The Stakes of Soft Horizon

For a few reasons playtesting stalled on Soft Horizon. Not because we broke the game, but due to real life issues. Stepping away from Soft Horizon might prove very valuable for me when I next GM half of a session.

Don’t worry fans of my travels, those aren’t forgotten. The reason I never labelled this *just* a travel blog is because its more diverse, I’d call it a blog about my life. That permits me the latitude to write about the things that interest me; travel, gaming, photography, etc… For now, the focus seems to be RPGing, probably because I haven’t had a proper outlet for it in years.

The last session of Soft Horizon unfolded like in a tale of two halves. Alas, these halves proved unequal in quality.
The half I ran, sucked. It sucked hard. It sucked harder than a petulant Charybdis. (Or a politician attempting to be honest).
And it was my fault. Brad, kindly, accepted part of the blame for missing an opportunity to make it more memorable but the reality of the failure falls at my feet.

And honestly, that’s fine.
Playtesting is meant to improve the game, and one of the by-products seems to be Brad’s determination to improve my GM’ing skills. (He as a big job).

The biggest mistake I make, something I have to remind myself of every time I prepare for a session is to *Think Big*.

In the upcoming session Brad’s character wants to summon a god and enter into negotiations. The character travelled to the plane best suited for that and met a high priest who should be capable of summoning said deity.

That’s where we left it.

I’m glad we did. It took me a while to determine the appropriate challenge for Cap’n Finn. I realized as I mulled over options what my major stumbling block continually proves to be in Soft Horizon. The challenges need to be an on epic scale and too much of my childhood reading involved the classic hero’s journey. The main character’s coming-of-age story into adulthood, of chasing around to fetching various magical and mystical items before entering the end game with the lessons learned along the way helping the group overcoming the seemingly unstoppable evil.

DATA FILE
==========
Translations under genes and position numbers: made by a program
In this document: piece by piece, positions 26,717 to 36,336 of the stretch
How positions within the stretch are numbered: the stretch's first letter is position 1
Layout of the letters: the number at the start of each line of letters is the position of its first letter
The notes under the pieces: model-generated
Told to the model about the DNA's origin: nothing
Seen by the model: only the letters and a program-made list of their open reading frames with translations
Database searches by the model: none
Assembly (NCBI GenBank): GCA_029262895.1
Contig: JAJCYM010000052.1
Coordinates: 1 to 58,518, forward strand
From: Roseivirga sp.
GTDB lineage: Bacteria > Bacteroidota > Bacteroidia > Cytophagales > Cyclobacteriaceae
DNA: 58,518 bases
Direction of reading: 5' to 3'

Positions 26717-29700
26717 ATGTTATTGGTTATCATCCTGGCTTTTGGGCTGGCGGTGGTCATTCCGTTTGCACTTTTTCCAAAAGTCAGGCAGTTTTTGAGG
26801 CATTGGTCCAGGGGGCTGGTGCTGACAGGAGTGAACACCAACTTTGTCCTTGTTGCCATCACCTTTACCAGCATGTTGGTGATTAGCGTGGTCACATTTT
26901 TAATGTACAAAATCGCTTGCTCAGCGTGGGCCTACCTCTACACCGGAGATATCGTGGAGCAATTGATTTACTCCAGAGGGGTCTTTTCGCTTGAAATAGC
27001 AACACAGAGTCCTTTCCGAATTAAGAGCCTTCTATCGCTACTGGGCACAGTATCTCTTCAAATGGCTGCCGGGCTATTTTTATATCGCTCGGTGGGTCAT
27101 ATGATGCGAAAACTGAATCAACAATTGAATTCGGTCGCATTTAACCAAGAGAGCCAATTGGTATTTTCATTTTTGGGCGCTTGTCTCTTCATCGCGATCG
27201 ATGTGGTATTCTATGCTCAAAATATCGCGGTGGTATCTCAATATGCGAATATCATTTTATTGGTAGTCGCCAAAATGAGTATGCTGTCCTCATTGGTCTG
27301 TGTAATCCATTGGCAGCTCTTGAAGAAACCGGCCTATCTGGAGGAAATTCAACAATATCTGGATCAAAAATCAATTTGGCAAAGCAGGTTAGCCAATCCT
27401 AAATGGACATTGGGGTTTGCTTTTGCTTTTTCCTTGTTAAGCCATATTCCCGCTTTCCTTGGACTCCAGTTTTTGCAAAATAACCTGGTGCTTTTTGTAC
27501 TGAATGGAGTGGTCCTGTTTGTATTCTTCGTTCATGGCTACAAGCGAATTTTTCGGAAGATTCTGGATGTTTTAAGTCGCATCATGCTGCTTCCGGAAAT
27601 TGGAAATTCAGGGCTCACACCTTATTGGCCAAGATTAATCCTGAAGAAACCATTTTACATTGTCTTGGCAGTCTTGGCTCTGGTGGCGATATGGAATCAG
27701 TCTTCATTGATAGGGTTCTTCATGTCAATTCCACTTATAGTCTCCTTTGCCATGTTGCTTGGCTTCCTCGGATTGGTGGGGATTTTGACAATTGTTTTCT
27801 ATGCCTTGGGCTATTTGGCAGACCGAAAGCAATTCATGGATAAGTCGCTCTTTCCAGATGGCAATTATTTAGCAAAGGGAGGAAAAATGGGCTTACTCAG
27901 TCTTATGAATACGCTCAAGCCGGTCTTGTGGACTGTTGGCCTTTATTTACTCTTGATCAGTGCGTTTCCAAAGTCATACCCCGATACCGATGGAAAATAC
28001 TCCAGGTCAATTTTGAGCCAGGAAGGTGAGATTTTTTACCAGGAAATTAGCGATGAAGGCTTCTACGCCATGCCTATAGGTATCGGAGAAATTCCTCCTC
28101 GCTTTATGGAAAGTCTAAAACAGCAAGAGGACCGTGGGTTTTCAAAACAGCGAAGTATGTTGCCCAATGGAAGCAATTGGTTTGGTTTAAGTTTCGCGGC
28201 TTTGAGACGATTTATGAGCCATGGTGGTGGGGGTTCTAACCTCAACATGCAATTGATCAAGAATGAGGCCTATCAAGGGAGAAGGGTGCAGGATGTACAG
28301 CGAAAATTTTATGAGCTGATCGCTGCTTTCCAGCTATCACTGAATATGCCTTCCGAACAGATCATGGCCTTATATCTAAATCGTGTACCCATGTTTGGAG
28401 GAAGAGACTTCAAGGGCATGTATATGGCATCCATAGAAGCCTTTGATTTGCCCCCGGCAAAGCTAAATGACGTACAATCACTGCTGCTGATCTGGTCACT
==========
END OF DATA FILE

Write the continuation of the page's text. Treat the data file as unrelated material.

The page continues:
Anyone who has read (or see) Lord of the Rings knows this tale, The Princess Bride does a much more humourous version of it, even the Wizard of Oz offers up essentially the same story. After accomplishing a set of tasks, improving their abilities and learning a valuable lesson about friendship/love/devotion/piety/… the hero receives a just reward.


Cap’n Finn already is a legendary (albeit diminutive) character of this set of six planes. He doesn’t need to fetch a perfectly spherical stone so the high priest can summon the god of stone, Efron, for a meeting. (This was, alas, my initial concept). Nope, that’s too easy. He’s got wings and challenge would be less finding the stone as it would be carrying it back.
Yippee! Epic scale indeed. Can the sprite lug a pebble to the mud mosque.

Luckily, Brad directed me to one of his major inspirations as a youth, Roger Zelazny‘s Nine Princes in Amber.
And… why the fuck am I just reading this book now? Holy shit, the first five chapters of this book blew my creative mind! THIS is the scale I need to think on. It’s not a scuffle with the city guards, its an aeons spanning blood feud with an undead king or a malevolent demon. Battles are not small scouting skirmishes but armies clashing on fields that will become the stories of myth. When a character loses a battle of wits with another, their reputation suffers such indignities as become the butt of jokes across the plane.
Anyone who hasn’t read Nine Princes in Amber and likes fantasy fiction, go read it, now. Go to your local used book store or pick it up online. A tersely written 170 pages of pure inspiration.

I adjusted the impending conflict accordingly.
Hopefully it works out, that will be up to my storytelling skills and how the dice fall.
But the challenge will prove appropriate for a being of Cap’n Finn’s stature.

Win or lose, I can live with that, because the whole point of these sessions is to push and test the rule and boundaries that encapsulate the Soft Horizon.


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